by Leon Suprenant
We all saw the 2019 headlines reporting on the Pew Study that found that only one-third of surveyed Catholics believe what the church teaches about the Eucharist.
Then, there are the “nones” who claim no religious affiliation, or perhaps have even given up on “institutional religion” in ever-increasing numbers. Many of these are former Catholics. We may even know some of them.
Throw in the months during the pandemic lockdowns when Catholics couldn’t even attend Mass, and we see that these are unprecedented times for the church.
Where do we even begin the re-evangelization of our beloved country?
I think St. John Paul II gives us a vital clue. In his final encyclical in 2003, “Ecclesia de Eucharistia,” the Holy Father turned his attention to the Eucharist. He considered how the Eucharist builds and gives life to the church. Without the Eucharist, there simply is no Catholic Church, just as without a king, there is no kingdom.
The key, then, is for more of us to encounter Our Lord himself in the “breaking of the bread” (Lk 24:35). This rekindling of our eucharistic amazement will not only draw us closer to Jesus, but also to one another. That’s why we call receiving the Eucharist “holy Communion.”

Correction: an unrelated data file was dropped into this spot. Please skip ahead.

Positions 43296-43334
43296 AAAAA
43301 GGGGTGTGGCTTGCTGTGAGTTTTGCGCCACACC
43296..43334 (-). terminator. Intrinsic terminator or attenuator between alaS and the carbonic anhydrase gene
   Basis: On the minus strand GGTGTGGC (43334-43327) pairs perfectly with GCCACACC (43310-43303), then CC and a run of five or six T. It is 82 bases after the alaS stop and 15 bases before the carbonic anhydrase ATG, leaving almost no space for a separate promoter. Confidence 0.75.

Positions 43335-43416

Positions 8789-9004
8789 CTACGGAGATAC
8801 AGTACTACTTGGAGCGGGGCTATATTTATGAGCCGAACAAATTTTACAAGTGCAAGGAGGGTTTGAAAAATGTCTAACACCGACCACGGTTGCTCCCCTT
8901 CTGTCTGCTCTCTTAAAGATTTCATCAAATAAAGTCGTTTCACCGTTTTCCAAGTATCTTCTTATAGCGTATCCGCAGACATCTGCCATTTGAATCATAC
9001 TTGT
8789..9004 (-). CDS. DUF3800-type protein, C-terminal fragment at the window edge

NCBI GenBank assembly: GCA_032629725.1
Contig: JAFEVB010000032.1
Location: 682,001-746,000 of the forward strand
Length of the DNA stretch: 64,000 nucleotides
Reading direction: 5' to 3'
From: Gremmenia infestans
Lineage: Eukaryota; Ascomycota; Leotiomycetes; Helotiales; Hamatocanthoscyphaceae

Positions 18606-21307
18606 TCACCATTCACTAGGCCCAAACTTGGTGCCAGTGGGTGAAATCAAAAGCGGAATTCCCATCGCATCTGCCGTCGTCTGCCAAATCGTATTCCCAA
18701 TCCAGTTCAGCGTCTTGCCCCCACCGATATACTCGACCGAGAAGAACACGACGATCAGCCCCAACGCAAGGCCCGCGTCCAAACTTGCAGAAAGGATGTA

As the Catechism of the Catholic Church teaches, the Eucharist is “the efficacious sign and sublime cause of that communion in the divine life and that unity of the people of God by which the church is kept in being” (1325).
The blood and water flowing from the side of Christ on the cross symbolize the sacraments of baptism and Eucharist, through which the church is brought into being.
St. Ambrose, the famous Church Father who baptized St. Augustine, taught that as Eve was formed from the sleeping Adam’s side, so the church was born from the pierced heart of Christ hanging dead on the cross (CCC, 766).
The Eucharist intimately unites us with Christ’s self-offering on the cross, which is the source of our salvation. The Eucharist connects us to one another through bonds that are even stronger than flesh and blood and impels us to be ambassadors of Christ’s mercy to those around us.
The U.S. bishops are keenly aware of this close, causal connection between the Eucharist and the church. They have called for a three-year revival of devotion and belief in the real presence of Jesus in the Eucharist, culminating in 2024 in the first National Eucharistic Congress in the United States in almost 50 years.
As we begin this journey of eucharistic revival, as well as the holy season of Lent, I invite Leaven readers to sign up for a “40-for-40,” a short daily reading from the U.S. bishops’ 2021 document, “The Mystery of the Eucharist in the Life of the Church,” followed by commentary and reflection. (Text 40for40 to 84576, then click on the link to sign up.)
Even more, let us pray this Lent for the “eyes of faith” to see Jesus, truly present in the Eucharist, and allow him to transform our lives and our world.